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© Research
Publication : PloS one

A Safe and Stable Neonatal Vaccine Targeting GAPDH Confers Protection against Group B Streptococcus Infections in Adult Susceptible Mice

Scientific Fields
Diseases
Organisms
Applications
Technique

Published in PloS one - 16 Dec 2015

Alves J, Madureira P, Baltazar MT, Barros L, Oliveira L, Dinis-Oliveira RJ, Andrade EB, Ribeiro A, Vieira LM, Trieu-Cuot P, Duarte JA, Carvalho F, Ferreira P

Link to Pubmed [PMID] – 26673420

PLoS ONE 2015;10(12):e0144196

Group B Streptococcus (GBS), a commensal organism, can turn into a life-threatening pathogen in neonates and elderly, or in adults with severe underlying diseases such as diabetes. We developed a vaccine targeting the GBS glyceraldehyde-3-phosphate dehydrogenase (GAPDH), a glycolytic enzyme detected at the bacterial surface, which was proven to be effective in a neonatal mouse model of infection. Since this bacterium has emerged as an important pathogen in non-pregnant adults, here we investigated whether this vaccine also confers protection in an adult susceptible and in a diabetic mouse model of infection. For immunoprotection studies, sham or immunized adult mice were infected with GBS serotype Ia and V strains, the two most prevalent serotypes isolated in adults. Sham and vaccinated mice were also rendered diabetic and infected with a serotype V GBS strain. For toxicological (pre-clinical) studies, adult mice were vaccinated three times, with three concentrations of recombinant GAPDH adjuvanted with Allydrogel, and the toxicity parameters were evaluated twenty-four hours after the last immunization. For the stability tests, the vaccine formulations were maintained at 4°C for 6 and 12 months prior immunization. The results showed that all tested doses of the vaccine, including the stability study formulations, were immunogenic and that the vaccine was innocuous. The organs (brain, blood, heart, and liver) of vaccinated susceptible or diabetic adult mice were significantly less colonized compared to those of control mice. Altogether, these results demonstrate that the GAPDH-based vaccine is safe and stable and protects susceptible and diabetic adult mice against GBS infections. It is therefore a promising candidate as a global vaccine to prevent GBS-induced neonatal and adult diseases.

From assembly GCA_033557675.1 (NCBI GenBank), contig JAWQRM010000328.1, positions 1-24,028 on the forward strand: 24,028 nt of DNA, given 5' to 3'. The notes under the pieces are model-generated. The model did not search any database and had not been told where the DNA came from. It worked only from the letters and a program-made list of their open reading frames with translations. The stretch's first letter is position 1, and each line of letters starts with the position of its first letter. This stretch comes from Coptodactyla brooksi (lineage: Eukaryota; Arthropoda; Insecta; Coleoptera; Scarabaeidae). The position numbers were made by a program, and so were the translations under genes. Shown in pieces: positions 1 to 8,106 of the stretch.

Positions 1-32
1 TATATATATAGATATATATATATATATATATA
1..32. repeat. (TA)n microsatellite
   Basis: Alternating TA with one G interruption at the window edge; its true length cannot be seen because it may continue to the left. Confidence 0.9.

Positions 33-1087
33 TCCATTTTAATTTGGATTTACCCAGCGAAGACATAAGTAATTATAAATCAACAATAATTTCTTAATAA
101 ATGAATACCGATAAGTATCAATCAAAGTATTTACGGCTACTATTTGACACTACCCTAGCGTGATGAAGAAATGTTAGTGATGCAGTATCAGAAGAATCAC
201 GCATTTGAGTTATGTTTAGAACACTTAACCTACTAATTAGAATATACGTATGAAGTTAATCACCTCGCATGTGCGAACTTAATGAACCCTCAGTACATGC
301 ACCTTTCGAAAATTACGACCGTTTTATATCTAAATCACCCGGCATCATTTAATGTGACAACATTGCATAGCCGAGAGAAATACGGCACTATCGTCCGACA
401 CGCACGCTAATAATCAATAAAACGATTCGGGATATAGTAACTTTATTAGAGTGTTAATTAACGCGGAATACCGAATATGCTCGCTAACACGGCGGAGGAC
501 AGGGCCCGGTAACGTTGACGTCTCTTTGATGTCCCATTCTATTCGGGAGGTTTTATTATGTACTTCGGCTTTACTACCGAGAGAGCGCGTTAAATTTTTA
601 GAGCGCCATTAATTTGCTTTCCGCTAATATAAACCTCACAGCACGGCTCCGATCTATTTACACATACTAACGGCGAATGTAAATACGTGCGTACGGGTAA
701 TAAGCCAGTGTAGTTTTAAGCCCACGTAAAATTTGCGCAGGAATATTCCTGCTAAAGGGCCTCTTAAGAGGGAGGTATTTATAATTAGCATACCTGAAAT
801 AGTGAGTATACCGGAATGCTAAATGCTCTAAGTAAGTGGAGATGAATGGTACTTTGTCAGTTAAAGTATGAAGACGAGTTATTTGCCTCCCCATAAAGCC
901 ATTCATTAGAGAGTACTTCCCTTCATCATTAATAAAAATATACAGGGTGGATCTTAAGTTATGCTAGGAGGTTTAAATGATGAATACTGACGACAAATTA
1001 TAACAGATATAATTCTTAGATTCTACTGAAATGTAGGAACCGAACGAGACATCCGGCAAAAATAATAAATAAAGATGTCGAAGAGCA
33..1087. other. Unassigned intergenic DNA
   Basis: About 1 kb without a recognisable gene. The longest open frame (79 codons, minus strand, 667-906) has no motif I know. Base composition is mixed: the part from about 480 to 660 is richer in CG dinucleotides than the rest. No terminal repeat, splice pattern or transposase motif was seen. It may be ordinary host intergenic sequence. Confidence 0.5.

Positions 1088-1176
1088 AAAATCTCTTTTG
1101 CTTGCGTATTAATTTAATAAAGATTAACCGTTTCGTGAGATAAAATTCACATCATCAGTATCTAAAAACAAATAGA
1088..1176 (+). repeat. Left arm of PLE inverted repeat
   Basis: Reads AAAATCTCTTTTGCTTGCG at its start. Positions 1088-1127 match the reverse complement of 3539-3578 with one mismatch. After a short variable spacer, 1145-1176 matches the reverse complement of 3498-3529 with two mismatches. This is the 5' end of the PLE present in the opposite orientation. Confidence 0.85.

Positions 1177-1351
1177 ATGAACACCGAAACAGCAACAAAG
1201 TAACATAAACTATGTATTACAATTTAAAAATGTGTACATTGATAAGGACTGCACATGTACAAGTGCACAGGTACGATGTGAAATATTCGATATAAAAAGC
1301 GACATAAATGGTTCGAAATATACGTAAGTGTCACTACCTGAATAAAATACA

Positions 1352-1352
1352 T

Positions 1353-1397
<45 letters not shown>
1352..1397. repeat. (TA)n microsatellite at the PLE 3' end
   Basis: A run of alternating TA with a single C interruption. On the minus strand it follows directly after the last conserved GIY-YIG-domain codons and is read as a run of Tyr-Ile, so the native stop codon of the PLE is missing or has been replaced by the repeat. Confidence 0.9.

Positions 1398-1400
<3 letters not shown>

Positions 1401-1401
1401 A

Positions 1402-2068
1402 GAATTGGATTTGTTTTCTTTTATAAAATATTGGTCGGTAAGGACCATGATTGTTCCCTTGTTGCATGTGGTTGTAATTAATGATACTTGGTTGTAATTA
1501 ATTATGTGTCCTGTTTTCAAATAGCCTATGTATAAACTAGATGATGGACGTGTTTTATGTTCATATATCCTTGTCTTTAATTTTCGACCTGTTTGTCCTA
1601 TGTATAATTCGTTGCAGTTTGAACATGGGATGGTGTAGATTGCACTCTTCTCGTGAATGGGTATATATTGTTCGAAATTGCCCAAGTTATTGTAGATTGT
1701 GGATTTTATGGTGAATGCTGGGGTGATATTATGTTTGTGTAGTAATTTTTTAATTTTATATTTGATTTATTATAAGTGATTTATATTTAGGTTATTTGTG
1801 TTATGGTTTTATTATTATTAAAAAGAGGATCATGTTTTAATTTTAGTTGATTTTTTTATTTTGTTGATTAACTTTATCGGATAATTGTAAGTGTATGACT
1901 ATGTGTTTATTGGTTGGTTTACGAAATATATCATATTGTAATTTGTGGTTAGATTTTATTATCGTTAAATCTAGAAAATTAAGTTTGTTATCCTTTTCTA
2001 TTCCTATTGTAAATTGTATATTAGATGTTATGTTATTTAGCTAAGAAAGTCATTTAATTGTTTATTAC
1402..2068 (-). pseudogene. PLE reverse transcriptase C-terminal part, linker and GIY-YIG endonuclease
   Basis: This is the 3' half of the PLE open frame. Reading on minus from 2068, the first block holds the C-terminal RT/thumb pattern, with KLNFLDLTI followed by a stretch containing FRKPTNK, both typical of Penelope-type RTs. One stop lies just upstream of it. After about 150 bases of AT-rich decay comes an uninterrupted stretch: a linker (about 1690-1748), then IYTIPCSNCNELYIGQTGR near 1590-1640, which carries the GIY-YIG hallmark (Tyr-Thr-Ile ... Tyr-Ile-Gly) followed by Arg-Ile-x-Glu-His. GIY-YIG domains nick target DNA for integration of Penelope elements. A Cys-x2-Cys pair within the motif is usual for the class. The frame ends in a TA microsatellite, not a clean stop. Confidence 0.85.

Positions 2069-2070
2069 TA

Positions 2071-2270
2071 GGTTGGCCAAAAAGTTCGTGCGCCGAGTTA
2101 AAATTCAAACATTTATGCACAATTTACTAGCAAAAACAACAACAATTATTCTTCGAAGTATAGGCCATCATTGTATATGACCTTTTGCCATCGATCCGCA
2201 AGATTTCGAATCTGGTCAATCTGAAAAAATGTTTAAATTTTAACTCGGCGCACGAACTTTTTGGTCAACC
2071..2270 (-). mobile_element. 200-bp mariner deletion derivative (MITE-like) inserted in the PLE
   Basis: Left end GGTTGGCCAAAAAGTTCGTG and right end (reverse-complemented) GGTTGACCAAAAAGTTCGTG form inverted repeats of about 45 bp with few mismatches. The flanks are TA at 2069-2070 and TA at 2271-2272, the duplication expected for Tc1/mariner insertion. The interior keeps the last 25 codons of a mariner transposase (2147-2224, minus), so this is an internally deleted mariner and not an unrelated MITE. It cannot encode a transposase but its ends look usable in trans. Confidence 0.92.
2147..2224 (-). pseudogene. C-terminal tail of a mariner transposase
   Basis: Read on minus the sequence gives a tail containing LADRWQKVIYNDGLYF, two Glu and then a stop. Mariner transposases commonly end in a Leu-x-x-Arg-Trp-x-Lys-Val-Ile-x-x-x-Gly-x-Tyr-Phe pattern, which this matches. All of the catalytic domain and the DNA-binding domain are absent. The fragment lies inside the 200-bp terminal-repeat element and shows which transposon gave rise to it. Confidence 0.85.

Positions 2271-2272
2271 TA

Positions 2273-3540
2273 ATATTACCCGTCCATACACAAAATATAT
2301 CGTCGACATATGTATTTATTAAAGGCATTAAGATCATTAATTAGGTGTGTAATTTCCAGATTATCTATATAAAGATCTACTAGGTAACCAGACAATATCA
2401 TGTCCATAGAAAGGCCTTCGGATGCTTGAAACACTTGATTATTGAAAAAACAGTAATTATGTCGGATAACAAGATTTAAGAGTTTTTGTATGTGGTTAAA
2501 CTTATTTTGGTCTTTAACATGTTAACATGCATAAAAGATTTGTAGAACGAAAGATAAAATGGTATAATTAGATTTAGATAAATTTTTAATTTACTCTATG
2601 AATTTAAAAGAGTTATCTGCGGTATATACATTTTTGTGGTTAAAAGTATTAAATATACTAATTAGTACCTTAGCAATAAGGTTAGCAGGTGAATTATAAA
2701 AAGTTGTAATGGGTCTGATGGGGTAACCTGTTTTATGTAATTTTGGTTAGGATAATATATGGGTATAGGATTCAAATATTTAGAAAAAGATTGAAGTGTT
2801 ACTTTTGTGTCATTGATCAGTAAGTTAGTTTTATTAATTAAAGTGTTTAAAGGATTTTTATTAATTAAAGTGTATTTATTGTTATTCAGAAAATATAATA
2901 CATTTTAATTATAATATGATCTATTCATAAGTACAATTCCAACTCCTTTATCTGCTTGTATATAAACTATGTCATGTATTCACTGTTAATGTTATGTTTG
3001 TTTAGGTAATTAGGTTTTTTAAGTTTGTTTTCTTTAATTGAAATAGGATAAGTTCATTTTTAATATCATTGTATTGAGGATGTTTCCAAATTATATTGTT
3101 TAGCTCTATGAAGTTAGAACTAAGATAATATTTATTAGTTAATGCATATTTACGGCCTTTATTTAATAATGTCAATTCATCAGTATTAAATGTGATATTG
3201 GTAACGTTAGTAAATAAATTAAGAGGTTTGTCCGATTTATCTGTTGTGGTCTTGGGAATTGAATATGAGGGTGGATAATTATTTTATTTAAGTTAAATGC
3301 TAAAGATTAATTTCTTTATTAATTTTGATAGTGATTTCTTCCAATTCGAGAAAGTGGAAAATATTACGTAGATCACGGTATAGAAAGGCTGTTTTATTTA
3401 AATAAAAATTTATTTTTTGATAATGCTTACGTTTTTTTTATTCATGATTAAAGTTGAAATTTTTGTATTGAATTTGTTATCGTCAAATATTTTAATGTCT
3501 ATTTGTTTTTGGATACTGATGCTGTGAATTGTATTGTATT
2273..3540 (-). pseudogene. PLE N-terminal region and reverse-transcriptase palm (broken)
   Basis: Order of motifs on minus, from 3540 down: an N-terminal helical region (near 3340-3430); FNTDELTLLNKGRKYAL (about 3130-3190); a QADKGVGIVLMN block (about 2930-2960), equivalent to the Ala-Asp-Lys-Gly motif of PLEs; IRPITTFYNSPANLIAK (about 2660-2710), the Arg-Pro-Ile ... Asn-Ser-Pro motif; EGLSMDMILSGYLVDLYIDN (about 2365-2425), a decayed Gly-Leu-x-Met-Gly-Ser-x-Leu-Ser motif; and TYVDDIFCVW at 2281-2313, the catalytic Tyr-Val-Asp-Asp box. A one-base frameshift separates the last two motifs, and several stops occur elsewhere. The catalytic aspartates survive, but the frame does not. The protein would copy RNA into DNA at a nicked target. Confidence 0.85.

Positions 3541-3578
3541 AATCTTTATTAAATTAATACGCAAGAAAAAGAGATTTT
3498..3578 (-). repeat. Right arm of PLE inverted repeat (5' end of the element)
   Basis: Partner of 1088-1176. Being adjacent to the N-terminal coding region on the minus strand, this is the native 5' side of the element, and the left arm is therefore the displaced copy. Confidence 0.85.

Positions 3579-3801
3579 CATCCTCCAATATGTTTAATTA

https://www.ncbi.nlm.nih.gov/pubmed/26673420